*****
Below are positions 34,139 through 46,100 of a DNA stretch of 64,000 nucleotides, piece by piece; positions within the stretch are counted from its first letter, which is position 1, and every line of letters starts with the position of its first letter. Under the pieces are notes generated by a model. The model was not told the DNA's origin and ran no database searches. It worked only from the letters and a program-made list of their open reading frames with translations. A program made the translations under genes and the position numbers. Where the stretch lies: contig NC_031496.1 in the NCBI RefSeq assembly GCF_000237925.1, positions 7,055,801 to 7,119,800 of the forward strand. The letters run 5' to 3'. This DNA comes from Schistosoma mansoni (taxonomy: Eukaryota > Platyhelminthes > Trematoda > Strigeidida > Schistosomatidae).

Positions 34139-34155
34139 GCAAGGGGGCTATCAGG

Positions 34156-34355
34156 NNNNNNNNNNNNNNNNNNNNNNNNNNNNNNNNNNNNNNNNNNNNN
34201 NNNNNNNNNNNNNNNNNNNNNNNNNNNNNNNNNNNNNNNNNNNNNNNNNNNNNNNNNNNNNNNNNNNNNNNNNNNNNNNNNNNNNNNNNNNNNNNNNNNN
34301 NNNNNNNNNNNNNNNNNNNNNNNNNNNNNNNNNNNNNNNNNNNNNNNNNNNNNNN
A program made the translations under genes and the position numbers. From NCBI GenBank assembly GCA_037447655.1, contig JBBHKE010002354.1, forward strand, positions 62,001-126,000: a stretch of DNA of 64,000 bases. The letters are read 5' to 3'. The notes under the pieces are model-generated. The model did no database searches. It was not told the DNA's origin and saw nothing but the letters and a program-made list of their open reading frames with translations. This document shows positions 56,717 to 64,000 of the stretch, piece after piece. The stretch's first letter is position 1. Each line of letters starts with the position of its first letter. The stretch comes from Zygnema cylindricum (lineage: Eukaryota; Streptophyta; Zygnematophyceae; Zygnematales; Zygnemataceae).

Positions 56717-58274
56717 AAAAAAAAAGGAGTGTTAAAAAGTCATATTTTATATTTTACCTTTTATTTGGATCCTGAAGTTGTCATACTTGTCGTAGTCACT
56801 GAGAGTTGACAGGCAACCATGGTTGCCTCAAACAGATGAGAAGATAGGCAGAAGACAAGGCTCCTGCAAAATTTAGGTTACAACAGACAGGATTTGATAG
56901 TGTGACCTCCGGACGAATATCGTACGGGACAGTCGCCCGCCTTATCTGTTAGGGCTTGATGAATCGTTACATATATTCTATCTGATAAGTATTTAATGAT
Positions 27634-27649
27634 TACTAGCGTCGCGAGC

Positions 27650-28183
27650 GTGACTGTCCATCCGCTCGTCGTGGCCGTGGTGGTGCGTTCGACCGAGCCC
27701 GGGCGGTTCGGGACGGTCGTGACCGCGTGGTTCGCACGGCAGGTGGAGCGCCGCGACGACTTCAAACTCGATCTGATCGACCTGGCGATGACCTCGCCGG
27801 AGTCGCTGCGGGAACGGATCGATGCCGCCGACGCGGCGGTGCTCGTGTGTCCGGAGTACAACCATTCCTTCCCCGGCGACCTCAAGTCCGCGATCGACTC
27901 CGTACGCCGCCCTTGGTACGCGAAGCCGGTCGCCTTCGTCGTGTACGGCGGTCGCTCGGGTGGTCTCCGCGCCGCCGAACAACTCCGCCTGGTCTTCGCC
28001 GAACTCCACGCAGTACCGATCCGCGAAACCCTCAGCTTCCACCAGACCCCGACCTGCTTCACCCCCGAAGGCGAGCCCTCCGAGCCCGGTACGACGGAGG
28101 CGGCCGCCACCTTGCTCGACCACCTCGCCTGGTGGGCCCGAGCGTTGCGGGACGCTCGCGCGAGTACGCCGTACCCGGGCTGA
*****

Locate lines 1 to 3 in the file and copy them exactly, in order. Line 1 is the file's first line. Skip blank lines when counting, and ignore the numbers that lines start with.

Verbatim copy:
Below are positions 34,139 through 46,100 of a DNA stretch of 64,000 nucleotides, piece by piece; positions within the stretch are counted from its first letter, which is position 1, and every line of letters starts with the position of its first letter. Under the pieces are notes generated by a model. The model was not told the DNA's origin and ran no database searches. It worked only from the letters and a program-made list of their open reading frames with translations. A program made the translations under genes and the position numbers. Where the stretch lies: contig NC_031496.1 in the NCBI RefSeq assembly GCF_000237925.1, positions 7,055,801 to 7,119,800 of the forward strand. The letters run 5' to 3'. This DNA comes from Schistosoma mansoni (taxonomy: Eukaryota > Platyhelminthes > Trematoda > Strigeidida > Schistosomatidae).

Positions 34139-34155
34139 GCAAGGGGGCTATCAGG